The 's Views Of Marriage, Sex, And / Or Relationships Between The Sexes Essay

The 's Views Of Marriage, Sex, And / Or Relationships Between The Sexes Essay

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1. How, if at all, do Nisa’s experiences, thoughts or comments or ways of living, support or refute Meredith Small’s views of marriage, sex, and/or relationships between the sexes?
Nisa’s experiences support Meredith Small’s views of marriage, sex, and the relationship between the sexes to a great extent. Marriage is a human universal in which men and women are paired through a public ceremony to formalize a family unit. The two commit to bear and raise children together, though this does not necessarily guarantee monogamous sex. When a baby is born, he/she is incredibly needy and vulnerable, so high parental investment is necessary. The majority of this responsibility tends to fall on women. The ideal woman is someone who is healthy, can take care of children, has high reproductive value, that is, a long reproductive life, and is not having sex with other men, so that paternity can be guaranteed and competition is reduced. Men, on the other hand, are not expected to invest in their babies to the same extent. They are expected to be able to provide protection for and resources to their wives and children. Ideally, men also should have long lives ahead of them.
In !Kung society, women play great roles both in the family and in the economy. They are responsible for over 90 percent of a child’s care— an undeniably high rate of parental investment. The women continue their daily work while they are pregnant, as pregnancy is thought of as a given responsibility for a woman. After birth, the women must nurse and physically carry the children for years. Meanwhile, their role in the economy is hardly compromised. In fact, “!Kung women are recognized by men and women alike as the primary economic providers of the group” (2...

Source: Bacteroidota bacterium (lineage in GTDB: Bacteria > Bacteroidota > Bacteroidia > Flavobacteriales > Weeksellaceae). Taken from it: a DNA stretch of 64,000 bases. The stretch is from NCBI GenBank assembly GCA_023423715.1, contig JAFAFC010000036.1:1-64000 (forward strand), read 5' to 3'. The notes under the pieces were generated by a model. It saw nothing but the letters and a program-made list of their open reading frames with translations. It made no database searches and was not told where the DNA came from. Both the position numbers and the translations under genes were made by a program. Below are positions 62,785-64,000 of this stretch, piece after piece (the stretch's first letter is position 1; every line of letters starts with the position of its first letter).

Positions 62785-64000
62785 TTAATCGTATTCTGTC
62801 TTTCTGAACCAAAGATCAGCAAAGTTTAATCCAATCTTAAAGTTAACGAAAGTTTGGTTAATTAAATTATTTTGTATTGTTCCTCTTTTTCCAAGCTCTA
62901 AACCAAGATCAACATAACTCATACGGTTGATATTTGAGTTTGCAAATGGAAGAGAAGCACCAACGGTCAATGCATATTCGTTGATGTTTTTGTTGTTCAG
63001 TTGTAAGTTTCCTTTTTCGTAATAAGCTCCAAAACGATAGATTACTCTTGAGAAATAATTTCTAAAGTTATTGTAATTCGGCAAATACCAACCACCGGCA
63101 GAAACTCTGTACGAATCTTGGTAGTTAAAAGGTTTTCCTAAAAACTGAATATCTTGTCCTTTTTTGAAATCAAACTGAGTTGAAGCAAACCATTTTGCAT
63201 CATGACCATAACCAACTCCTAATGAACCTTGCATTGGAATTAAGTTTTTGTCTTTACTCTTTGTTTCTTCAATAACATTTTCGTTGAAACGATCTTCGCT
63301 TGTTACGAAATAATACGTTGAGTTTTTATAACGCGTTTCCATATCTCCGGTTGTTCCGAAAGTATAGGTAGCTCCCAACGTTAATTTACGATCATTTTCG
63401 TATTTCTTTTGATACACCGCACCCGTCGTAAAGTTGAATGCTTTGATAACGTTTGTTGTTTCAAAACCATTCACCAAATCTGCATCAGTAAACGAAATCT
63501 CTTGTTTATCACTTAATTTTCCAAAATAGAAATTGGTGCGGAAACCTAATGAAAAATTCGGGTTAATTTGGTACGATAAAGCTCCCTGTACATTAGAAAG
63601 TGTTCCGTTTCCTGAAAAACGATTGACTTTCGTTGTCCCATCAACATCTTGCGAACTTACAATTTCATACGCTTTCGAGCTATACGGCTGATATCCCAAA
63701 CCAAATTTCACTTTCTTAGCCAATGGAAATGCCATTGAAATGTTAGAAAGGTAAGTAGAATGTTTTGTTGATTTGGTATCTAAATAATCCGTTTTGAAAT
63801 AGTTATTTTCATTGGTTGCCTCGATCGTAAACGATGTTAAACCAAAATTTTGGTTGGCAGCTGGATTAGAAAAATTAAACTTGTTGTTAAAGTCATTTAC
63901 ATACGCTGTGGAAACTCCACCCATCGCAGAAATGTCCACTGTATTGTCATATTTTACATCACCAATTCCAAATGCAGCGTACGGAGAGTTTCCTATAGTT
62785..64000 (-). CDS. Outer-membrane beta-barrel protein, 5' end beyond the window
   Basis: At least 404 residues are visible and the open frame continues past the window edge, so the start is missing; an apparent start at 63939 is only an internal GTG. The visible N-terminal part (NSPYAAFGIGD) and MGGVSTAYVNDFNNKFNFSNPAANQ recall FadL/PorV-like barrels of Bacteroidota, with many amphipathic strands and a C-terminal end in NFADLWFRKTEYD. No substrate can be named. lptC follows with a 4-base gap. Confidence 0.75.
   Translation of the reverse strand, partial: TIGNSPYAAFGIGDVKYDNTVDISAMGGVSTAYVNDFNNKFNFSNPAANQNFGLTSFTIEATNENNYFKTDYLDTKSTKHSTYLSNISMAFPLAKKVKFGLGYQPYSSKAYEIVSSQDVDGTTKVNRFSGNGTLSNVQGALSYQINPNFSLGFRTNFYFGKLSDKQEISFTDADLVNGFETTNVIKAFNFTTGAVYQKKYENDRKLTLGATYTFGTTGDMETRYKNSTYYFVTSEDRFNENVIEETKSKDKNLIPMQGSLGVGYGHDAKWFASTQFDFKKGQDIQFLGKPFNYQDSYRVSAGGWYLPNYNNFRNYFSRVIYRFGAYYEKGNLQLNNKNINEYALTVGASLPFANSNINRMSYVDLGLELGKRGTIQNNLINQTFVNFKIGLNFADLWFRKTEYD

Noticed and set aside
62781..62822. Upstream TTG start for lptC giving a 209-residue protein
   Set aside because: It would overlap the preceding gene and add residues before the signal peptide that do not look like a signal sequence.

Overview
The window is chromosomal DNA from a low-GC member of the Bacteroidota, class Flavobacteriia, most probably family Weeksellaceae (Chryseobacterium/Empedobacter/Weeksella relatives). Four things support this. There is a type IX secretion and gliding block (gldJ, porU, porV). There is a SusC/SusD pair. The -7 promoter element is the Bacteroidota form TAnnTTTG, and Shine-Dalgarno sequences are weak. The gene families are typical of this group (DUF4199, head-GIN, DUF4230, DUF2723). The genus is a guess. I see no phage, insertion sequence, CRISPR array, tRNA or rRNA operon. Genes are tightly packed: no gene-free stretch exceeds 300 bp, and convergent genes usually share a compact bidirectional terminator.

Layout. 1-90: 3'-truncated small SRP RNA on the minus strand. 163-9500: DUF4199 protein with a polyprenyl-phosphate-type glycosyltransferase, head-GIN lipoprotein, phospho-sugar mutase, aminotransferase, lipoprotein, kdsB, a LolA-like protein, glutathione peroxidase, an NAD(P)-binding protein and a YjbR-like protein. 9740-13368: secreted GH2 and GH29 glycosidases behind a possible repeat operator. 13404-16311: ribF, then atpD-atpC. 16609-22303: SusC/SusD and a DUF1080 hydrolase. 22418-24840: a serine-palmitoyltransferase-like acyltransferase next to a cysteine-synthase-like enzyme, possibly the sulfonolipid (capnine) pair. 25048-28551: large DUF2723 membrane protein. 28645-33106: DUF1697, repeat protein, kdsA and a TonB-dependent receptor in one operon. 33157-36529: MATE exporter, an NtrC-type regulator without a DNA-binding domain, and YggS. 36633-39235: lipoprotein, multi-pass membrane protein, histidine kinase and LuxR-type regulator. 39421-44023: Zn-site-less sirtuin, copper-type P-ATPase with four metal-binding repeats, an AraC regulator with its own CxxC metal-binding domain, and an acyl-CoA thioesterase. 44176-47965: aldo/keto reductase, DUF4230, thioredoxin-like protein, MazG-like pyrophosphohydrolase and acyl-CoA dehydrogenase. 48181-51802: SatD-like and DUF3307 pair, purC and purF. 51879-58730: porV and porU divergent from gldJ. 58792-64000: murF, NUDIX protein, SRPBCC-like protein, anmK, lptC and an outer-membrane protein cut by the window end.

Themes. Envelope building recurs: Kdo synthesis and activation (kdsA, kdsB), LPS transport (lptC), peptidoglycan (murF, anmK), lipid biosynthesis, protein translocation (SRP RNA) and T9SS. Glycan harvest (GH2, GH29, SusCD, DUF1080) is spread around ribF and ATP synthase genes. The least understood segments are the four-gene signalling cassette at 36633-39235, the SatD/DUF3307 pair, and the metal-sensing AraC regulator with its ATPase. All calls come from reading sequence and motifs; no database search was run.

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... air with tears streaming down my face and feeling that burn in my throat and eyes.
By the end of the novel, though I was somewhat frustrated with Nisa as a character, it was again her feelings of grief and despair that connected me to her. When she gets news that her father died, she sets off with Besa and her children. On the way she thinks, “Why couldn 't I have been with him when he died?” (222). This is a question many of us ask when dealing with he death of a loved one. Later after the death of her mother, Nisa tells Shostak, “That night I slept alone and cried and cried and cried. None of my family was with me.” (223-224). In that moment, I felt both pity and sorrow for Nisa. Nisa experienced an extraordinary amount of death in her lifetime, but ultimately despite all our cultural differences, death was, is, and always will be a common denominator.

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